Boom Time by Lindsay Bird (Guest Review by Tom Halford)

The following review of Lindsay Bird’s Boom Time (2019, Gaspereau Press) is by Newfoundland author Tom Halford, whose book Deli Meat was shortlisted by The Miramichi Reader for Best First Book in 2019.

There is a consistent good-natured irony and humour running through Lindsay Bird’s Boom Time. In “Newfoundland”, Bird develops a rhythm that compliments her tongue-in-cheek content. She writes,

Never been, but know

most of its men.

Kissed a few. A cod too,

it’s frozen cheek

flown in for a one

night rendezvous. (52)

Bird is describing the famous “Kiss the Cod” tradition that Newfoundlanders perform for tourists to the island. A CFA (Come From Away) is encouraged to kiss a cod and then take a shot of screech. There is a sense of fun and of lightness to this poem that is reflected in the form and style, but there is also an undercurrent of irony that makes the poem all the more enjoyable:

back to their icy

coasts, where,

I’m told it’s a better

barren view. (52)

The speaker jokingly implies that the Newfoundlanders in the poem are idealizing their home province, but those who live in Newfoundland know (as Bird knows) that the barrenness is beautiful. Tony Fabijančić has pointed out in “Island Memories: Newfoundland, Maui”, that Newfoundland’s massive, weather-beaten landscape exudes the sublime. In fact, Newfoundland does have the best barren view.

One of Bird’s greatest strengths in Boom Time is her ability to quickly create strong images. The poem that stands out most is “Other Women”. In seven terse lines, Bird expresses the silence imposed on women in traditionally male-dominated environments. Here is the end of the poem:

We don’t know

each other’s names,

faces dim like

frosted glass.  (34)

This image of facelessness is superimposed over the rest of the collection. The women in Boom Time try not to stand out because that could mean bringing unwanted attention. Instead, they try to remain anonymous, hidden from the eyes of the men in the camp.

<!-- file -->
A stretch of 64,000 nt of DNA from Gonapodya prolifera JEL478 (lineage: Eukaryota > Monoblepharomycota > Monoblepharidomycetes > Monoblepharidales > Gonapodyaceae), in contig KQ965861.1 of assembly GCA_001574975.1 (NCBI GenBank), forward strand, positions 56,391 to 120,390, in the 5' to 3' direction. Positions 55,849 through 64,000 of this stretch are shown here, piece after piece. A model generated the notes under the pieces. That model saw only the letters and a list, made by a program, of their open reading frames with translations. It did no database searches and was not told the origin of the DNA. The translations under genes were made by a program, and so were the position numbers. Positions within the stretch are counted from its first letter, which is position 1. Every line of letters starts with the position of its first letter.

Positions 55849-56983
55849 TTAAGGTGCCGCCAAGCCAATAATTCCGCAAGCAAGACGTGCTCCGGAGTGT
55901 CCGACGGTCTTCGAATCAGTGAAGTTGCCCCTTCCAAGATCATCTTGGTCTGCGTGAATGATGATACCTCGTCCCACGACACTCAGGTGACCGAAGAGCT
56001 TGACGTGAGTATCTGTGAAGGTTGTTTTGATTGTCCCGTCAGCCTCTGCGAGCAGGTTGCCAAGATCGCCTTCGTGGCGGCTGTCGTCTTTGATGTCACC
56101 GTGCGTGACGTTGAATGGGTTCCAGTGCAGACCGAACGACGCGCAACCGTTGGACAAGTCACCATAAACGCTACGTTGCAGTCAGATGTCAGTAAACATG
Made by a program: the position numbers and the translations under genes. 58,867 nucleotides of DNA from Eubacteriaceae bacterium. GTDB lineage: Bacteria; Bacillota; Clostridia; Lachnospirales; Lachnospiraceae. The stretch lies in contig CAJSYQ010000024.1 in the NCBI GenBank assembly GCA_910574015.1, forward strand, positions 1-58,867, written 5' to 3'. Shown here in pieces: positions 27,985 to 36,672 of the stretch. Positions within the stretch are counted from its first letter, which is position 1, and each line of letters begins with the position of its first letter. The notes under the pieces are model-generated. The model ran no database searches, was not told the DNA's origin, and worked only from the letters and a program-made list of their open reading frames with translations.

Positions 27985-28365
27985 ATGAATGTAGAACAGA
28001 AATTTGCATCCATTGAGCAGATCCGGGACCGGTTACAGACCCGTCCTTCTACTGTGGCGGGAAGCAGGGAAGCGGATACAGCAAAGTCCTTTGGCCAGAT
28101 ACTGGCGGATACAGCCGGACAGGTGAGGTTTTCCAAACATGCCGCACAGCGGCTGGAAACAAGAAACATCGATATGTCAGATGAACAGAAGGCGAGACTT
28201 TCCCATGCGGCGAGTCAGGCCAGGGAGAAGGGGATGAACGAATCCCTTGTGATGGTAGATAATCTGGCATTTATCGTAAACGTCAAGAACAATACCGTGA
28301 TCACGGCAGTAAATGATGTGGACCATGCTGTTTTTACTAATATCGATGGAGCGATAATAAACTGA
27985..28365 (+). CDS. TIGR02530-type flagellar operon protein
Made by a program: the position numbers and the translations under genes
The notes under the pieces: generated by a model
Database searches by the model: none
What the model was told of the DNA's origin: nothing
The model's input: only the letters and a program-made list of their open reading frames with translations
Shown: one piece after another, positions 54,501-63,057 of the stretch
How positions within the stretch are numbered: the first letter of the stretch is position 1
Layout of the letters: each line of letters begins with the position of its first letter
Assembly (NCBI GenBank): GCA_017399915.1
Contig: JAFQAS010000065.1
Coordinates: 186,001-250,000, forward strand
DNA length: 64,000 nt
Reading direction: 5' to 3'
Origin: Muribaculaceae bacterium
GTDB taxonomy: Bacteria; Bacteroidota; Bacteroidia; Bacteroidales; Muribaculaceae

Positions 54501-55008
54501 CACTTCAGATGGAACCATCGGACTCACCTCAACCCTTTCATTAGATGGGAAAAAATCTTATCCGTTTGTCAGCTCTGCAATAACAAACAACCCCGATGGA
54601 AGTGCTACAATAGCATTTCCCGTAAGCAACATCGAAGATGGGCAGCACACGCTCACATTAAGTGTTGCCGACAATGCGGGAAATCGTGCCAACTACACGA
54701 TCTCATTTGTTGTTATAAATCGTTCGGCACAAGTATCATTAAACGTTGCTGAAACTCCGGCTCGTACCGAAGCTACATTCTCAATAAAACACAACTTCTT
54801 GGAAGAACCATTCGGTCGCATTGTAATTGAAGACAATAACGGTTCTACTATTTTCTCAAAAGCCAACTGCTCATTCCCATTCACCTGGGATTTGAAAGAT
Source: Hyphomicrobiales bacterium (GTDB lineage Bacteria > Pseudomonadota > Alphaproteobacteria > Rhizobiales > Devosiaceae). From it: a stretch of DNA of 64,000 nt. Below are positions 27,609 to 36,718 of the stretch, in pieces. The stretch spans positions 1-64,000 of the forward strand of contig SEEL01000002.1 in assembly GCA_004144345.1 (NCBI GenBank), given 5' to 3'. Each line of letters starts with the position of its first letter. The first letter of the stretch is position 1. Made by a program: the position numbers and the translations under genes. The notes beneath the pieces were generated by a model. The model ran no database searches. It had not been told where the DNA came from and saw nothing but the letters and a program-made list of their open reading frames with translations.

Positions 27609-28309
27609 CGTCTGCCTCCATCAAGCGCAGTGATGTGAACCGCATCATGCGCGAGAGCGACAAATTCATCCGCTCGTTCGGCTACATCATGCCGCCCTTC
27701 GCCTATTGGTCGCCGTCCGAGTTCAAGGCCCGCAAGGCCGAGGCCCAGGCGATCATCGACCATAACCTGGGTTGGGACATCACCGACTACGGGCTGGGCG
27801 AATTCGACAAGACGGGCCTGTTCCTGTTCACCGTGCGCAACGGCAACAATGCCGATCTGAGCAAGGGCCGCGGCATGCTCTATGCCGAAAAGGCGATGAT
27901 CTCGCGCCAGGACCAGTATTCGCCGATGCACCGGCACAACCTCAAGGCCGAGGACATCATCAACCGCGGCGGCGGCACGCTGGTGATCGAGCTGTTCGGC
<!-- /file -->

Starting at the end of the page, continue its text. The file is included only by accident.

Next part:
There are lighter moments in Boom Time that succinctly capture the time and place that Bird writes about. In “Yarn”, the speaker sits with a man named Jim who teaches her how to knit. She writes,

Burning through Lost

Season Two, the DVD

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set that orbited

camp so long

it became folklore. (18)

These details do more than add a touch of humour to Boom Time; they remind me of how quickly time passes and how abruptly technology changes. I can remember clunky DVDs that scratched too easily, and I was one of those Lost fans who spent too much time speculating on what would happen next in the series. These carefully chosen details transport us not only to the work camps of northern Alberta but also to the time before Canada’s oil economy went bust.

Boom Time is funny, quirky, and profound. I’m a big fan of this book.

Boom Time by Lindsay Bird
Gaspereau Press

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Owner/Editor-in-Chief at -- Website

James M. Fisher is the owner and editor-in-chief of The Miramichi Reader. The Miramichi Reader (TMR) —Canada’s best-regarded source for the finest in new literary releases— highlights noteworthy books and authors across Canada from coast to coast to coast (est. 2015). James works and resides in Miramichi, New Brunswick with his wife and their tabby cat.

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